Customer Expectations for Trust are Rising
To paraphrase Warren Buffet, the secret to good customer relationships is the same as the secret to any good marriage: low expectations.
Peppers & Rogers Group combines a global perspective, deep expertise in customer strategy and decades of experience serving top companies. Read our latest insights and thought leadership on the customer economy.
If you're planning a trip and want to know what a hotel or resort is really like, there is no shortage of Web sites offering reviews. Some reviews are by travel critics and insiders, while others are purported to be from real customers. Problem is, a substantial number of these "real customer" reviews are, in fact, bought-and-paid-for opinions.
To satisfy the customer is the mission and the purpose of every business. - Peter Drucker
As marketers, we've heard it said a thousand times in a thousand different ways: "Treat different customers differently." The virtues of this mantra have been extolled by management thought leaders ranging from Peter Drucker to Don Peppers and Martha Rogers, yet it is still a difficult concept for many firms to put into practice. There is tremendous potential waiting to be unlocked from the customers you already have. Not only is it imperative to keep customers, but also to provide as many relevant products and services based on their needs and your capabilities. To do this, you must evaluate each customer's perspective.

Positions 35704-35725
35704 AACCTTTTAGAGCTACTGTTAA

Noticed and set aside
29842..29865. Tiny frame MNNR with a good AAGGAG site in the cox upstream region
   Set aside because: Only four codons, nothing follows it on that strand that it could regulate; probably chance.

Companies can outsmart their competition by taking the lead when it comes to being proactively trustworthy. I recently noticed a missed opportunity during an experience I had with my cable provider, Comcast.
We are looking for examples of trustability shown by small- and medium-sized businesses. At Peppers & Rogers Group, our consulting practice primarily centers on larger companies, but there are a wide range of smaller firms that could benefit from establishing a reputation for trustability. Here are a couple of examples from our book Extreme Trust:
JetBlue is an example of a trustable company. The airline proactively refunds customers when it experiences long delays, in accordance with its Customer Bill of Rights. Both are examples of JetBlue's trustability. Watch the Peppers Unplugged video to learn more.
"No one would remember the Good Samaritan if he'd only had good intentions. He had money, too." -Margaret Thatcher
The clash between trustability and a company's own short-term financial interest is real. It is a serious and continuing obstacle to be overcome, and we don't want to minimize it. Urging companies simply to "do the right thing" isn't likely to change how management sees the world. The profit motive does that. But trustability is actually a tool for generating the kind of profits that ought to be beloved by any good capitalist.
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